I’d been through a stretch where I didn’t really like any of my Sitting Ins, then this one came out nowhere. I still wonder if I should have put that “could” at the end in italics or not.

I was second-to-last up the backside of Second Street the other day. The one rider behind me, Stephanie, just started riding with us. Just started riding. I made sure not to look back over my shoulder for her. I sat most of the way, getting back on the saddle and pushing at the pedals and some part of me happy for the feeling of my lowest gear rolling over on me like a boulder.

A few days later we did Vera Cruz, just trying to fit the lunch ride in between storm clouds, and I took my pull on the false flat with Kim and, maybe because she is so smooth, I felt wobbly. Kim and I popped over the little rise at the railroad tracks and went all the way to the top of the hill that from the front side is nothing and from the back is one of our weekly miseries, then we swung off and as I drifted backward I asked some of the people who’d been behind me and they said I wasn’t wobbly but that didn’t change the truth that I’d felt wobbly; even if I rode okay I was having to do more to ride okay, and that is one of the cruel glories of cycling, that when your form is bad and you have less energy than ever you end up having to burn more of it.

Stephanie wasn’t on the ride, but Jeremy was, who’s basically checked out on us this season and looks lumpy again, and I said to him, “Don’t drop me today,” and he thought I was kidding.

The air was cool against us though the day was hot, and the rain hung over us but wouldn’t fall, and there I was in the pack not being wobbly and not getting dropped and trying like hell not to look like I was trying like hell. We shooshed through the slack curves of the best part of whatever the road is that winds east from Vera Cruz — it changes names three or four times along its length — all of us knowing the route so well we rode its twists and bumps and holes and cambers with an ease somewhere beyond anticipation or trust or even, really, knowledge. It is beautiful to be a cyclist among cyclists who can ride the road unknowing.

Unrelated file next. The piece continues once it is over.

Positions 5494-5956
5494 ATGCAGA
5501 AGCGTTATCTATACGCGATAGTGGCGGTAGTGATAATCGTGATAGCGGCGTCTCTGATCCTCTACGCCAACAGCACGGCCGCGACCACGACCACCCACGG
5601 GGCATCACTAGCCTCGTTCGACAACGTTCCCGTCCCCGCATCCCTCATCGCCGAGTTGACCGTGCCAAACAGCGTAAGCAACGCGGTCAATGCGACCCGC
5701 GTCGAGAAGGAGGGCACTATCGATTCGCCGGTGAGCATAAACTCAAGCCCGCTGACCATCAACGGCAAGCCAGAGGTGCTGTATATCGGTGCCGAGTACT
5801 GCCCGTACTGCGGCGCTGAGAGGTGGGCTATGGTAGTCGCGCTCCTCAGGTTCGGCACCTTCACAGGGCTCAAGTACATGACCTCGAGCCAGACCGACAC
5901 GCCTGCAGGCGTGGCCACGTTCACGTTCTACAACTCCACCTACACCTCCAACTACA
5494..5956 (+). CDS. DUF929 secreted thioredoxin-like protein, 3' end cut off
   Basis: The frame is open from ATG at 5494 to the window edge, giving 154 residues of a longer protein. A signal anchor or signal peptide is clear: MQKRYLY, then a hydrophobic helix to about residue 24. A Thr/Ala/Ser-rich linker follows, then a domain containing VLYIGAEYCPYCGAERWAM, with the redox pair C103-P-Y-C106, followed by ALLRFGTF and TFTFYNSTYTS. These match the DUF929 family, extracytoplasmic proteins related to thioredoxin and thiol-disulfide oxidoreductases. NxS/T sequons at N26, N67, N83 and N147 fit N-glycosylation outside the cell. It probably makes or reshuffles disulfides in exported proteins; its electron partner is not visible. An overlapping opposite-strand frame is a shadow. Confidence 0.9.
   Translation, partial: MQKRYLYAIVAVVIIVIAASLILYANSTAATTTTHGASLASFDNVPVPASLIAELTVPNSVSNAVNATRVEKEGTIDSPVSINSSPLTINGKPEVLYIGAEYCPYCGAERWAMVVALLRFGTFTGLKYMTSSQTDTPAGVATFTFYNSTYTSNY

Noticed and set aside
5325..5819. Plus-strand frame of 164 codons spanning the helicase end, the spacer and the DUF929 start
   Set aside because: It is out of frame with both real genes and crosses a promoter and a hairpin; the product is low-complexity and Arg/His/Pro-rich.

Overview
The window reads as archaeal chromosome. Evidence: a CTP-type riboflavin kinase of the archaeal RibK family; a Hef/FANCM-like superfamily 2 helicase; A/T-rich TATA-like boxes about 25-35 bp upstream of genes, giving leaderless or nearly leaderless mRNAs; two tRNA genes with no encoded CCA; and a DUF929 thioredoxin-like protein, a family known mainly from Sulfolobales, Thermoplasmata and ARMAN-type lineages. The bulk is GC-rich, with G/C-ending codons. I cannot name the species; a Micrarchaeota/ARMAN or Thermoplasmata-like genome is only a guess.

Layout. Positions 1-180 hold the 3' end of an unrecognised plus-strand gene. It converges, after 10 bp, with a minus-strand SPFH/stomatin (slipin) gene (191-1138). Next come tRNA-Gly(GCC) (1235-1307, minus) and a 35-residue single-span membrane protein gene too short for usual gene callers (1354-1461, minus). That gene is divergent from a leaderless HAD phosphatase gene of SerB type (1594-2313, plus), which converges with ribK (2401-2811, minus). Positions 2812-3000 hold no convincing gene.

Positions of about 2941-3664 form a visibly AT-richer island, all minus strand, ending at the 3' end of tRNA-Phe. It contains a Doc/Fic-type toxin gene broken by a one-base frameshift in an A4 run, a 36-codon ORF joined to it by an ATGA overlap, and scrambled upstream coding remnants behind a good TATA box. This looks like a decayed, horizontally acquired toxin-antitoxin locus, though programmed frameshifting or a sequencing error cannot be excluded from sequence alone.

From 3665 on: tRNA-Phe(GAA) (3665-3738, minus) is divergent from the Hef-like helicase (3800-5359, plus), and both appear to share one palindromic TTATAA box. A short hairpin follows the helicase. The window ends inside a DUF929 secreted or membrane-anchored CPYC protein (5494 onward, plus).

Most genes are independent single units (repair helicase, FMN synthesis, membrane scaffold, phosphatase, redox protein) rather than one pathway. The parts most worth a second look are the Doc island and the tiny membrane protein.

We streamed down Lanark and got the green light and curved right onto Hopewell which, whether it is halfway or not feels like the turn of the Vera Cruz ride — of such oddities are the personalities of each of our rides born — and Yozell and someone else I cannot remember were in front. I was behind Yozell and the wind was in his face and he was riding easy so when the stupid, stupid sprint for the stop sign came I let a gap open and accelerated into it and sheered left just before I’d have rammed his rear wheel and dropped the chain down the cog and, just like on Second Street the other day, never looked back.

This sprint, I have to tell you, the Spring Street Sprint, is abysmal in many ways. The finish line for it is a four-way stop. Which is in front of an elementary school. Which has recess at the time our ride generally passes. I once so badly wanted to beat a guy visiting us from Jamis that I passed a stopped school bus to take the win. There is no offsetting good to counter this sprint’s wrongness, or any argument to be made for its continuation, which is maybe why we keep doing it. Worse, the winner gets to decide the pack’s fate: Go straight for the flatter route home, or turn left and climb Spring. So when you are tired, paradoxically, you must sprint as hard as you can to ensure you get to do an easy ride.

Yozell had laughed when I went past him, so I was pretty sure he wasn’t going to chase me. No one else back there who would bother to chase me knew how to jump. I did the thing where you sit up a little and click up the cog and spin a little more and I could hear wheels whirling furiously against pavement behind me but I’d done this sprint so many times I knew I had it. I hadn’t even had to kill myself. I coasted across.

And without knowing I was going to do it, I stuck my left arm out. We were climbing Spring.

“Oh, come on,” someone behind me said. Someone else groaned and someone said something like, “What’s the frigging point of this today?” In the confusion and complaining of the turn, Jeff, who would later claim he had to get back for a meeting — though by the time everyone’s in the parking lot, doing Spring with the group can be just as fast as riding back alone — slipped away onto the flat route.

I was last.

For awhile Jeremy rode beside me, then just ahead of me overlapping his back wheel with my front, trying to talk me up the hill but I think he got bored and just finally rode ahead, or maybe he couldn’t take it seeing me like that after all those years I’d paced him up hills, or maybe he just wanted to drop me because he’s a cyclist.

When I was alone, I turned my head and took a long, long look behind me. There was nobody to catch me. A few times I’d done Spring when nobody could catch me. I wondered if I’d done the sprint just to remember this. Then I no longer wondered anything at all.


Originally published in the June 15, 2009 Sitting In